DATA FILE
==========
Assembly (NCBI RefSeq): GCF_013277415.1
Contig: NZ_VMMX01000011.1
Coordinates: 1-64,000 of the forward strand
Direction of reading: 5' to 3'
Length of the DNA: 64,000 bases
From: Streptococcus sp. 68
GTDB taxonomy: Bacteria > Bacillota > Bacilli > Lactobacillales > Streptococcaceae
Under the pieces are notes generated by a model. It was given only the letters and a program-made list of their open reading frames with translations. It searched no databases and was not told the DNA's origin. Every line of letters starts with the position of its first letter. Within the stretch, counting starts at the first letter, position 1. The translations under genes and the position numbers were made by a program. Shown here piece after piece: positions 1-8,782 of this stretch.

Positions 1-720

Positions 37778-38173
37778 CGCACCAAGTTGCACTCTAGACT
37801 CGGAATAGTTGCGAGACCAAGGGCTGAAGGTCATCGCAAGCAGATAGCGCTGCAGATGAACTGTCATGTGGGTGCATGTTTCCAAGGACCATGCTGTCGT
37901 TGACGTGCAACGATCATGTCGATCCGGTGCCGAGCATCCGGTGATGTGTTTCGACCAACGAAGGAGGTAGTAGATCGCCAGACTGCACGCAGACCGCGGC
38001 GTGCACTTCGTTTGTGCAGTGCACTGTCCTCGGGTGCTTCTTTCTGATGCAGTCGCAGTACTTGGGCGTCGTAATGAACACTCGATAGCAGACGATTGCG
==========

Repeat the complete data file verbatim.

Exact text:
Assembly (NCBI RefSeq): GCF_013277415.1
Contig: NZ_VMMX01000011.1
Coordinates: 1-64,000 of the forward strand
Direction of reading: 5' to 3'
Length of the DNA: 64,000 bases
From: Streptococcus sp. 68
GTDB taxonomy: Bacteria > Bacillota > Bacilli > Lactobacillales > Streptococcaceae
Under the pieces are notes generated by a model. It was given only the letters and a program-made list of their open reading frames with translations. It searched no databases and was not told the DNA's origin. Every line of letters starts with the position of its first letter. Within the stretch, counting starts at the first letter, position 1. The translations under genes and the position numbers were made by a program. Shown here piece after piece: positions 1-8,782 of this stretch.

Positions 1-720

Positions 37778-38173
37778 CGCACCAAGTTGCACTCTAGACT
37801 CGGAATAGTTGCGAGACCAAGGGCTGAAGGTCATCGCAAGCAGATAGCGCTGCAGATGAACTGTCATGTGGGTGCATGTTTCCAAGGACCATGCTGTCGT
37901 TGACGTGCAACGATCATGTCGATCCGGTGCCGAGCATCCGGTGATGTGTTTCGACCAACGAAGGAGGTAGTAGATCGCCAGACTGCACGCAGACCGCGGC
38001 GTGCACTTCGTTTGTGCAGTGCACTGTCCTCGGGTGCTTCTTTCTGATGCAGTCGCAGTACTTGGGCGTCGTAATGAACACTCGATAGCAGACGATTGCG